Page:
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Plast Reconstr Surg. 1998 Aug;102(2):545-51; discussion 552-3.

Rejuvenation of the upper arm.

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Department of Surgery, Georgetown University School of Medicine, Bethesda, MD, USA.


During the course of life, the upper arm demonstrates skin relaxation and fat deposits that become increasingly evident, particularly with age. However, the degree of skin ptosis and accumulation of subcutaneous fat varies from patient to patient. Therefore, it is critical to evaluate each patient individually, to inform the patient of the available options, and to tailor the procedure to his or her needs. We have described four categories of upper-arm problems. Patients with minimal to moderate subcutaneous fat and minimal skin laxity generally do well with circumferential lipectomy alone. With an increased amount of subcutaneous fat and more pronounced skin laxity, suction lipectomy in conjunction with a "ridge" provides good results, with a well hidden scar in the axilla. In the obese patient in whom skin laxity becomes much more noticeable after suction lipectomy, we recommend a purse-string closure of the modest brachioplasty incision to decrease the scar size. In those patients who have minimal fat but extensive skin laxity, a traditional brachioplasty cannot be avoided. Carefully selected and properly informed patients will result in an extremely high satisfaction rate. The techniques and guidelines described are designed to provide simple, easily performed procedures with minimal complications that safely and effectively rejuvenate the upper arm.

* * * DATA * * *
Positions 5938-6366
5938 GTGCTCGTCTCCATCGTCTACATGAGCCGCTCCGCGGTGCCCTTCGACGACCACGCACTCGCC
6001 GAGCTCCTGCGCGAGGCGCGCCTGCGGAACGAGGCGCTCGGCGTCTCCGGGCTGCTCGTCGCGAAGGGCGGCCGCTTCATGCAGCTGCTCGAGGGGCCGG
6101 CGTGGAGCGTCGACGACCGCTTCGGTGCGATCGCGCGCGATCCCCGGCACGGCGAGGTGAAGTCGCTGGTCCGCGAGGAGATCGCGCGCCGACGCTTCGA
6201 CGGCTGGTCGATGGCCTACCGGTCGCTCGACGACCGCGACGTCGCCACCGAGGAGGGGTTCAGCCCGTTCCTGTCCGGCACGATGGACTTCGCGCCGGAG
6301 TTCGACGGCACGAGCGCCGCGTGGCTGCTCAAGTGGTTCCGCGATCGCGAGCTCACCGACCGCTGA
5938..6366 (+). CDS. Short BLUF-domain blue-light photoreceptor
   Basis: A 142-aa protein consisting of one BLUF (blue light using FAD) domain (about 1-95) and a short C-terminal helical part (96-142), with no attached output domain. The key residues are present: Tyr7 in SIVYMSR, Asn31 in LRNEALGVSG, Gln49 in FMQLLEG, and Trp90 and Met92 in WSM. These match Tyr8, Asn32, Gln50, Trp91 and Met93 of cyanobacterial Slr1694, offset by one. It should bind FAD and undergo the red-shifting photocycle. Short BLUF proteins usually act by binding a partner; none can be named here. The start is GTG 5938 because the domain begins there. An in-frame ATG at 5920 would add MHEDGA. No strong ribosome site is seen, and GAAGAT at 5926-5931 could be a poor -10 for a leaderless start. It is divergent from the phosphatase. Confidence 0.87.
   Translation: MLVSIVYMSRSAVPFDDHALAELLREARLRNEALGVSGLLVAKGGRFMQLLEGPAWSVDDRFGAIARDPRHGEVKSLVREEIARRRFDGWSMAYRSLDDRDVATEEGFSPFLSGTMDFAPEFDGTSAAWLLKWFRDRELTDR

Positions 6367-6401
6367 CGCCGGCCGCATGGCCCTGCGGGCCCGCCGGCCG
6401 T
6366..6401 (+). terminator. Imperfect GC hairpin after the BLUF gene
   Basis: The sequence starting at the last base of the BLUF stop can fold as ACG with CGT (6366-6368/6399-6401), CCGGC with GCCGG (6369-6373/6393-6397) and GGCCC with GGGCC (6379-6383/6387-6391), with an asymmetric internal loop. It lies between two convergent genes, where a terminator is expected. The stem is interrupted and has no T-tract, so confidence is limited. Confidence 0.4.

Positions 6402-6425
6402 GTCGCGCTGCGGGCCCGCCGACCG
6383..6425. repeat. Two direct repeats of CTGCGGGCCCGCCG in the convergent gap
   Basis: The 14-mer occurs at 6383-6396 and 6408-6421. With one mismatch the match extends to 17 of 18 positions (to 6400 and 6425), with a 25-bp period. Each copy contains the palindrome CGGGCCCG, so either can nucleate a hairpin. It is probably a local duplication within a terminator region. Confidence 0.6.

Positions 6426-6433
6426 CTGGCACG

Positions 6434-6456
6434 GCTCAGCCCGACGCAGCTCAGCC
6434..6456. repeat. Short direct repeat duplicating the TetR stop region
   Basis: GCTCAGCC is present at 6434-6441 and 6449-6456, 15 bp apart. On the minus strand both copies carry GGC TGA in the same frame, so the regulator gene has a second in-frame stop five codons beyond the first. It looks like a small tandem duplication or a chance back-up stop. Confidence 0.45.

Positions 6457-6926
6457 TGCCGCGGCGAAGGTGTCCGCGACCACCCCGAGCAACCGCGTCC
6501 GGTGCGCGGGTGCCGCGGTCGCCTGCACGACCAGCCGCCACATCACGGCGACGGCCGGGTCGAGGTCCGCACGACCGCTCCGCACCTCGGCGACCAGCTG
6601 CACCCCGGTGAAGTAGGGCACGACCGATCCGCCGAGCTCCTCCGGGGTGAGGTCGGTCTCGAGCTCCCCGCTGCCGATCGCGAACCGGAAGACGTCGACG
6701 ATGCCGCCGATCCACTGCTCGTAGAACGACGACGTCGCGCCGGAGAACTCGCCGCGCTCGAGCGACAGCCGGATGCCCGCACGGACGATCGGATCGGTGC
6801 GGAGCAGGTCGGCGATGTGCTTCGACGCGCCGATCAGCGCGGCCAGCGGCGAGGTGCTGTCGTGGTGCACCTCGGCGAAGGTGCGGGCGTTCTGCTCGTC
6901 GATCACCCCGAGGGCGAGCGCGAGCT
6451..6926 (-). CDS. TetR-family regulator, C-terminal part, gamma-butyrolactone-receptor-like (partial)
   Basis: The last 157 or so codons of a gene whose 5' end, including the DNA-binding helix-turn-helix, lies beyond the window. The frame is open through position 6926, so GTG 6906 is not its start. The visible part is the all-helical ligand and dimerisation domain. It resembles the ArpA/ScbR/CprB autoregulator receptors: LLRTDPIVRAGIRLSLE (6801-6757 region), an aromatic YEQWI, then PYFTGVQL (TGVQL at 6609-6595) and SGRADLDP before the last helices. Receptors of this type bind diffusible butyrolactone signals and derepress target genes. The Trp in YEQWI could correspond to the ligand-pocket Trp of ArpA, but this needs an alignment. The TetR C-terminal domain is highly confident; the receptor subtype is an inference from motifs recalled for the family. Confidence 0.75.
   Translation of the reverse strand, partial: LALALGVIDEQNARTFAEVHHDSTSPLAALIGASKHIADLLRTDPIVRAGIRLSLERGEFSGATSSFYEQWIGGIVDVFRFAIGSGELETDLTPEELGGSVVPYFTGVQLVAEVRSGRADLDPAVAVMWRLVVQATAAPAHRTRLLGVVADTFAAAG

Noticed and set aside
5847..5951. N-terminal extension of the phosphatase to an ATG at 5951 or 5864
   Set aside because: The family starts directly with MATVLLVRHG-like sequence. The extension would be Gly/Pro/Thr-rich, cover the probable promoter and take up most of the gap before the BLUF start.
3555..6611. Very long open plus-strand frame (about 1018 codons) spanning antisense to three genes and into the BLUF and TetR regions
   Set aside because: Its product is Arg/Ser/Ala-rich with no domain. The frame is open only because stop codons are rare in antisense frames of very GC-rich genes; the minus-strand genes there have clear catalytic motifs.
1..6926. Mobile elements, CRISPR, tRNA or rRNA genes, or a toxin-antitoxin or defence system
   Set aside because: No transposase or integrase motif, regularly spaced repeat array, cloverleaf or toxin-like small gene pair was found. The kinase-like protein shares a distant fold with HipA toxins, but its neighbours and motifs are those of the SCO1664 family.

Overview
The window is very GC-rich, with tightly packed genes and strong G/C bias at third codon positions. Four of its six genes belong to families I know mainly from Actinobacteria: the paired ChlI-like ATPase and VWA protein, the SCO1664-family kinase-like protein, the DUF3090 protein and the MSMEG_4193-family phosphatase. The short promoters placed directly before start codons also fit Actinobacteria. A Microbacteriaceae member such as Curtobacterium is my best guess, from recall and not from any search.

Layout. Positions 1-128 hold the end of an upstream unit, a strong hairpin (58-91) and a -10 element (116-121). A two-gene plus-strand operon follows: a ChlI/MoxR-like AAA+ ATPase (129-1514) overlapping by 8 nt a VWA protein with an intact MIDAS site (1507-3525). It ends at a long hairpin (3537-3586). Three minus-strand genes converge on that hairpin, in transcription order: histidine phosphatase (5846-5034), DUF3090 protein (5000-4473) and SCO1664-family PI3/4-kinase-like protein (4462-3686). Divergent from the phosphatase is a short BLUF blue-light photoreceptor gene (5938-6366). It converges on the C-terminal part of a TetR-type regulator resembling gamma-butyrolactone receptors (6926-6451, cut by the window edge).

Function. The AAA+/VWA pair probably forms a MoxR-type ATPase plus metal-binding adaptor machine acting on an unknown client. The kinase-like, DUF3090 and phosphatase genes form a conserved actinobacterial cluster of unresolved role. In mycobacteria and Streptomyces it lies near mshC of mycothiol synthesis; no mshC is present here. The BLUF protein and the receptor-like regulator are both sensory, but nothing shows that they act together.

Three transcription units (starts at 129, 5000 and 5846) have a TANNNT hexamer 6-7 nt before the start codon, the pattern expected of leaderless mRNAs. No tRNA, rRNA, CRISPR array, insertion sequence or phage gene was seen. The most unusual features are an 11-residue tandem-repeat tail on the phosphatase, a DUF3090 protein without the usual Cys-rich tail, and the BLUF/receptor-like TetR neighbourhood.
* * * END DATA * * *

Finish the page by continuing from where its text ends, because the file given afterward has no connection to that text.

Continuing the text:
[Indexed for MEDLINE]

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